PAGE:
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Now that I’ve moved through the written exam portion of my doctoral candidacy exams, I’m working on the second step of the process: writing my prospectus to present at my oral exams. In CRDM, oral exams generally have two main parts. The first is the oral defense of the answers to the written exams, where the student has an opportunity to elaborate on statements made in the written exams, and where the advisory committee has a chance to ask follow-up questions and make the student really think about what s/he wrote. The second portion is dedicated to the presentation of the dissertation prospectus, where the committee has a chance to come together and vet the project the student is proposing before s/he is sent off to write it over the next year or so.

I’m currently wrapping up my dissertation prospectus. I’ve got to get it in to my committee by this Monday, which would give them one week to review it before my oral exam on November 12. This has been a difficult genre for me to write: it’s not a document I’ve ever written before, nor was I exposed to it at all as a graduate student. I wanted to offer a few thoughts on the process that might help others in the future. They’re not necessarily organized, but — since I’m in the middle of this crazy other document, a bulleted list will have to do:

  • It’s OK to ask your chair/advisor to supply a couple of samples from previous students they have advised. I’ll emphasize the “previous students they have advised” because that will give you a sense of what’s acceptable as a prospectus to your particular chair, which can vary greatly depending on the faculty member. I got a couple of examples, and they were very helpful in showing me the kinds of moves I would have to make to write an acceptable prospectus.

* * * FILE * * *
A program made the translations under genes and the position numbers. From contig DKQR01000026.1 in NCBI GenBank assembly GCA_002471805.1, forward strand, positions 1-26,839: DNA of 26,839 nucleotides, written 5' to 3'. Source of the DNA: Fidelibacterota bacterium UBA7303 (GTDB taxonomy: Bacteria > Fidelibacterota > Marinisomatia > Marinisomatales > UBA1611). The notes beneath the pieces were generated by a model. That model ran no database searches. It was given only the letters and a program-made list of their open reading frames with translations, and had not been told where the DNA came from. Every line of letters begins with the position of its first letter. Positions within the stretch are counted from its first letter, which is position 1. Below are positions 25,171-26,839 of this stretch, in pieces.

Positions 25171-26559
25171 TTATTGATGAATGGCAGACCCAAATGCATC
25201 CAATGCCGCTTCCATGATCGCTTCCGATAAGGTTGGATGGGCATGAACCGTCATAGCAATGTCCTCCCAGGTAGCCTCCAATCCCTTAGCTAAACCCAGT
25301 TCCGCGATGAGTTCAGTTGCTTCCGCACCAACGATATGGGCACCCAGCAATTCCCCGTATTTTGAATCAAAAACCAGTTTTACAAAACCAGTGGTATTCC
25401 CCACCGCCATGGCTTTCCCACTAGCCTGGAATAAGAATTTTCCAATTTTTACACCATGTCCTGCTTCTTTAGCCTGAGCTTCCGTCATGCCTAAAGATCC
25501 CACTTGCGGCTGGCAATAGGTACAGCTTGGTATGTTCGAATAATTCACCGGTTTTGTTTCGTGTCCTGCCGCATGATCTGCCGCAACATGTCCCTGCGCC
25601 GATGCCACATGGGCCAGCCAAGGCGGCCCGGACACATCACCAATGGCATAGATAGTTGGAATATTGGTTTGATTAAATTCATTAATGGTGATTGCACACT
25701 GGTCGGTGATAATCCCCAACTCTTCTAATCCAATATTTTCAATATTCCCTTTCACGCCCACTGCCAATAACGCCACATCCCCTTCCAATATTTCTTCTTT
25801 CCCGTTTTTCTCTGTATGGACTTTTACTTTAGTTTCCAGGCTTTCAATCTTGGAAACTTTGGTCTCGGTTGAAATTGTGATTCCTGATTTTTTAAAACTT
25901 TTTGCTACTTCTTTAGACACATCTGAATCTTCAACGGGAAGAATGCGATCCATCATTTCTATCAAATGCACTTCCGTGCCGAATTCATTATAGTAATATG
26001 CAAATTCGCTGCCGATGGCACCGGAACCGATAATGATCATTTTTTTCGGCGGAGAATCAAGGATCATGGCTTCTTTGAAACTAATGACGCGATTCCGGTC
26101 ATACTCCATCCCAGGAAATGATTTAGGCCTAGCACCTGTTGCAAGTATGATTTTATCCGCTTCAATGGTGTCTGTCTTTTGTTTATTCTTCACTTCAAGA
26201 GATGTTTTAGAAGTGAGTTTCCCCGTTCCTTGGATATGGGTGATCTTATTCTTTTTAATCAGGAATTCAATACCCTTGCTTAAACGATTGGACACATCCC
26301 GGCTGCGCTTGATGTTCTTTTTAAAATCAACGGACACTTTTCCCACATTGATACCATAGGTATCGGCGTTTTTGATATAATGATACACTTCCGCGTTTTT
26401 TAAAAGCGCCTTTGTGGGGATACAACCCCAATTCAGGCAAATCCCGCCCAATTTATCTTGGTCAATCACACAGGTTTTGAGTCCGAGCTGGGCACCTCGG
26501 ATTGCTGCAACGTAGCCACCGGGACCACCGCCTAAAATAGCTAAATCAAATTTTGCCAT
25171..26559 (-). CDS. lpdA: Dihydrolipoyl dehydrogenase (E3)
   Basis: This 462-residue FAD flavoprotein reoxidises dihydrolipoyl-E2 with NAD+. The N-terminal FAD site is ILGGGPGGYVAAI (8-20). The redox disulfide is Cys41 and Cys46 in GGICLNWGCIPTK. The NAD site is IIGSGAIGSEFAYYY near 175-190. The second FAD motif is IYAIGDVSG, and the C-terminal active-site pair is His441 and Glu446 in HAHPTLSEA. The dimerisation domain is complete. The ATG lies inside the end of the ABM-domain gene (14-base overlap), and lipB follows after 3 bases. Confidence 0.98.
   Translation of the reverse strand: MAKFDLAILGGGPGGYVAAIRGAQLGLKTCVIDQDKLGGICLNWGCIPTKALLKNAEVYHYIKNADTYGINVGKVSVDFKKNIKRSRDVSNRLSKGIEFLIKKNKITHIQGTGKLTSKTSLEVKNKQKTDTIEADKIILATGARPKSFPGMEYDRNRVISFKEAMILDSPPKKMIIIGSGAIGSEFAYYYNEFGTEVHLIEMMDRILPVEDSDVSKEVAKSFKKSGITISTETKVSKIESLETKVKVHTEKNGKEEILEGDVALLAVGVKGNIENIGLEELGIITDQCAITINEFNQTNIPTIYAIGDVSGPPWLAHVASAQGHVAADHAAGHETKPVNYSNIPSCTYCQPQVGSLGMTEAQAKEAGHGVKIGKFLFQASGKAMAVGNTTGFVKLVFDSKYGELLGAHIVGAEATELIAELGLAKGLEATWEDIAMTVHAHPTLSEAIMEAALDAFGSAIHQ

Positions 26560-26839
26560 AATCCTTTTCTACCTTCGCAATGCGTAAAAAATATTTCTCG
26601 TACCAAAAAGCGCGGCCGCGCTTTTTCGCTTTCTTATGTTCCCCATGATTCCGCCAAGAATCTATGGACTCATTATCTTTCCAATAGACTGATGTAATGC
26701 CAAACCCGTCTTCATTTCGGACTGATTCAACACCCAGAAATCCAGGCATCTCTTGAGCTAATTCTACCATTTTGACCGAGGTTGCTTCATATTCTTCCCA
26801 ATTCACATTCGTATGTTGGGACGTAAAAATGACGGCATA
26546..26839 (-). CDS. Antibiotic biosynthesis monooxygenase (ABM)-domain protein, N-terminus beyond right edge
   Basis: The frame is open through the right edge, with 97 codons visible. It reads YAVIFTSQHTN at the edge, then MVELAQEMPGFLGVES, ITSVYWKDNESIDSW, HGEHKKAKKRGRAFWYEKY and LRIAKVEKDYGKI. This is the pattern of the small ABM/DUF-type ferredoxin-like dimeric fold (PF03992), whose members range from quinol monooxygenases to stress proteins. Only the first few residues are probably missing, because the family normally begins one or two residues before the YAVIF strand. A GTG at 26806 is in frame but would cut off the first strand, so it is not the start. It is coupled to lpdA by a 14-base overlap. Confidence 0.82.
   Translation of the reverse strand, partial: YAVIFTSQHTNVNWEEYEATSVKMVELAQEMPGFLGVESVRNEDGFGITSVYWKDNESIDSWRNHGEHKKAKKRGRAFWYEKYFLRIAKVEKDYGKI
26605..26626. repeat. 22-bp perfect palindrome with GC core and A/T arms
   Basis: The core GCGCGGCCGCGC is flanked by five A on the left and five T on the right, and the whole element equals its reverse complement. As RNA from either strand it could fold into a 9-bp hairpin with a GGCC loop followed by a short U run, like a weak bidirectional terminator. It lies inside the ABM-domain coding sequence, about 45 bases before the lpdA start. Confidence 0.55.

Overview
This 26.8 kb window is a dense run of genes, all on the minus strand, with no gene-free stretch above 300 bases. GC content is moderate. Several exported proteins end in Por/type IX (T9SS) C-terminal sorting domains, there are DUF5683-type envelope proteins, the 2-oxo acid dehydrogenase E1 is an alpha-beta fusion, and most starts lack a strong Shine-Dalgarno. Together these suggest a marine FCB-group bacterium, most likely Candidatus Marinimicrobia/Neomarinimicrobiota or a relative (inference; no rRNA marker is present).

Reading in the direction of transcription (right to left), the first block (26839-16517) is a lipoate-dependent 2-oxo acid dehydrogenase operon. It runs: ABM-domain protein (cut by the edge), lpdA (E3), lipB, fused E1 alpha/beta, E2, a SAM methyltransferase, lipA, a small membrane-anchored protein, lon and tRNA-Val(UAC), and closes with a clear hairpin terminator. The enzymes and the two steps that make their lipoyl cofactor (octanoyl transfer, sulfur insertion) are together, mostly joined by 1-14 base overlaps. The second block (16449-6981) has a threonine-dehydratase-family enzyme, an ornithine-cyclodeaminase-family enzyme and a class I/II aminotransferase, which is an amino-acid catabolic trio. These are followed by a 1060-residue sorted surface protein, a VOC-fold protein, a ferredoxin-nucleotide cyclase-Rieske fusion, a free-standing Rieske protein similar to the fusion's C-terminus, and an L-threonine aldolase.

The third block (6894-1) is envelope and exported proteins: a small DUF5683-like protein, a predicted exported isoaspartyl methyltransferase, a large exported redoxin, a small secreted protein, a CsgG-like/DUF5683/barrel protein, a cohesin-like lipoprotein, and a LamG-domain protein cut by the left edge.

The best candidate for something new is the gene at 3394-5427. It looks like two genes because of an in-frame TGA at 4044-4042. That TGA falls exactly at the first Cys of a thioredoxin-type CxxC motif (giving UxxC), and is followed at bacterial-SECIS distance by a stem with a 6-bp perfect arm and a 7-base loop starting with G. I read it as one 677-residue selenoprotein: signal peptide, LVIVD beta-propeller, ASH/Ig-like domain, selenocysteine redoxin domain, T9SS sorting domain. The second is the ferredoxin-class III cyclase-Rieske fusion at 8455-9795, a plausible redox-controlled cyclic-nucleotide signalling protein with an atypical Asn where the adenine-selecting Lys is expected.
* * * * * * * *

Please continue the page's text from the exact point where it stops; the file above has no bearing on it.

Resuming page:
• Make your dissertation project speak to the field at large. This is so crucial: often in our seminar papers, we are speaking to a more local audience that’s situated in the particular seminar we’re taking. But just like articles we submit for publication, it’s critical to show how your dissertation will contribute something new/original or will further develop an important idea in the field at large. This is “bigger picture thinking” that is sometimes hard to do in the prospectus. The way that I got here in my own document was to …
  • Identify the case study you are interested in doing and consider what contribution you can legitimately make with such a study. Often a dissertation idea starts with a particular object/phenomenon people want to study (in my case, open access). I focused so intently on my particular case study in the first version of my prospectus — justifying it, proving why it was a timely topic, etc. — that I didn’t realize what conducting such a case study would actually allow me to say to the field at large (in my case, rhetorical genre studies and rhetoric of science). Once I realized the ways in which my case study could speak to the fields I was writing into, my prospectus turned the corner from a local document (one written in my program) to one that spoke to an international community of researchers.
  • Be very specific about the methods that you will use to do your research. The idea here isn’t to have laid out your specific process from start to finish and to have your codes developed (or whatever your method might be), but to demonstrate to the committee that you have a clear plan for accomplishing the work and that they can be confident you have the tools you need to go out and get the job done.
  • Ask your committee about your methods (in advance). Each committee member has a purpose on your committee, and for me, I specifically have one individual whose strength is empirical study design. We had a great meeting a couple of weeks ago, tossing around possibly study designs and discussing the merits and demerits of each. I might have thought I knew the best way to study the topic at hand — after all, I’m the one focusing on it! — but through my discussions with this committee member and my chair, I quickly realized that their experience in directing these projects meant they had important contributions to my methodological approach.
  • Read some dissertations in your field (or at the very least, parts of some). This will give you an idea of the end goal as well as a practical sense of how the larger project should be conceived. One of the most difficult things for me to figure out in writing my prospectus was the larger organization of the dissertation and exactly what constituted a “chapter.” This is also something to discuss with your chair/advisor, but a lot can be learned from an initial browsing of other dissertations from your program. Do faculty prefer to see a methods chapter that stands on its own? Or do dissertators incorporate those into a chapter reviewing the literature? Or up front in the introduction? In the humanities, the chapters and orders aren’t a given, and it can be difficult to see the best way to organize and work through the project that you’re doing.